Astronaut visit his former Colorado high school

He credits his school with fostering his love of science and helping propel him to the great heights (literally) he achieved.

LAFAYETTE - With all the people at Jack Fischer's former high school, there is one person who has been waiting to meet him since last spring.

"I'm really excited. I really don't know how to describe it, so," said Mary Hanson, who just graduated from Centaurus High School and now attends the University of Colorado to study aerospace engineering.

Last spring, Fischer launched into orbit to take up residence in the International Space Station. While on board, he coincidentally worked on an experiment sent to the ISS by Hanson and other students from Centaurus.

"Bacteria grows a lot faster with no gravity and that could potentially be dangerous if there were a disease or something," Hanson said. "So, we were trying to figure out why it grows faster with no gravity."

Every time, Fischer would work on their project he made sure it was known in an out of this world display of school spirit by flying a Centaurus flag and wrapping the experiment in it.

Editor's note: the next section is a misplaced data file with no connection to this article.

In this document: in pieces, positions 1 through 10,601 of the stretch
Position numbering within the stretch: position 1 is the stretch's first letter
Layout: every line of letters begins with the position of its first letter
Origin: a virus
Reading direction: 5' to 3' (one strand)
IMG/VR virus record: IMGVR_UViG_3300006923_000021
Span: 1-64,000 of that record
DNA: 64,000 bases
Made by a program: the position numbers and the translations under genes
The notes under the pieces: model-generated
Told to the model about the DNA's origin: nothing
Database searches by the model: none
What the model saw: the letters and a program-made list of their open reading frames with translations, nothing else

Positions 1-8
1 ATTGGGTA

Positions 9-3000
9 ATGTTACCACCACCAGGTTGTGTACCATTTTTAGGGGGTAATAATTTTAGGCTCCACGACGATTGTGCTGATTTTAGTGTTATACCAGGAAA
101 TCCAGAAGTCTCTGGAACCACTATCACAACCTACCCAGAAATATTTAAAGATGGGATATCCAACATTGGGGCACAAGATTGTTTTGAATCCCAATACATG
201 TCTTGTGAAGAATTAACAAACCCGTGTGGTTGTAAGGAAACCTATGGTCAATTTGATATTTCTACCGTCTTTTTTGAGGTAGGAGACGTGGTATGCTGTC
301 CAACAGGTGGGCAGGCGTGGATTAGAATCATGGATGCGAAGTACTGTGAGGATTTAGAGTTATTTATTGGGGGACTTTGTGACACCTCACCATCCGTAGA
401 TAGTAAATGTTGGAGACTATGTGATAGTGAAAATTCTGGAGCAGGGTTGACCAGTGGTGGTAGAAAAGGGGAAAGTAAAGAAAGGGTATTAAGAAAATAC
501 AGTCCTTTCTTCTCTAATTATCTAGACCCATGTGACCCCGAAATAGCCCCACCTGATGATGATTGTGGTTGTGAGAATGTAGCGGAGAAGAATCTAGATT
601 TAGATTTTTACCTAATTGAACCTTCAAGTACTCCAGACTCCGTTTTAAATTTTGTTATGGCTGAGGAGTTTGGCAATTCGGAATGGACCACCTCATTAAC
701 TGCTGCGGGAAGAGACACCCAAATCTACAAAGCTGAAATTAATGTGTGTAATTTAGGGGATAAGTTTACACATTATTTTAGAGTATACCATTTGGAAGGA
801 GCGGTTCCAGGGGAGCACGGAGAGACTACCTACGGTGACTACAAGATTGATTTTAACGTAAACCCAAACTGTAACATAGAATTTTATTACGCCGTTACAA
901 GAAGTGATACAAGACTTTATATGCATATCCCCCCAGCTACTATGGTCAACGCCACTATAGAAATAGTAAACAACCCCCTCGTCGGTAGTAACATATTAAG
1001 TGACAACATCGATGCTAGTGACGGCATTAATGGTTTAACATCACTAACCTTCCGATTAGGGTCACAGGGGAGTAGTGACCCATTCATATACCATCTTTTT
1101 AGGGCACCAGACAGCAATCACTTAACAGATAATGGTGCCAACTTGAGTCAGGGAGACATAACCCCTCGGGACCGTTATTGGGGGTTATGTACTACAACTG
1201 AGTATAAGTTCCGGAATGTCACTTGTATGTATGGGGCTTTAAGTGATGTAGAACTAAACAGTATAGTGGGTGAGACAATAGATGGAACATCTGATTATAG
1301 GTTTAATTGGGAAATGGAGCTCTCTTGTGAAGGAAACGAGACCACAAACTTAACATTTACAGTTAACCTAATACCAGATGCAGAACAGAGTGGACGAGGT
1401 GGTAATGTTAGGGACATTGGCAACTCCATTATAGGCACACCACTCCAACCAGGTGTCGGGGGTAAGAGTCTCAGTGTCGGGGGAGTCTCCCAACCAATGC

"Everybody around the entire planet at every control center knew that I was working on Centaurus High School's experiment today," Fischer said. "Cause I was just so proud of this school and how much it's done and where it's gone."

He credits Centaurus with fostering his love for science and preparing him for his career.

"The fact that we had an experiment from Centaurus High School on the space station while I was there is just proof positive of the huge leaps that we're making right now," Fischer said.

After working indirectly with him for months, Hanson finally got to meet her astronaut face-to-face.

"So, him getting to work on the experiment that we worked on was really cool," Hanson said.

When he's not giving speeches or signing autographs, Fischer wants to make sure students from Centaurus High School know the sky is not the limit.

"This is a part of me. This is where I'm from," Fischer said. "It's kind of a chance to give them that inspiration just by showing them that I came from the same place."

The current students and teachers in the Engineering Program at Centaurus are still sifting through the data collected by Fischer on the International Space Station.

"I that that Centaurus students can do anything they want and like having an astronaut from Centaurus just further proves that," Hanson said.

© 2017 KUSA-TV


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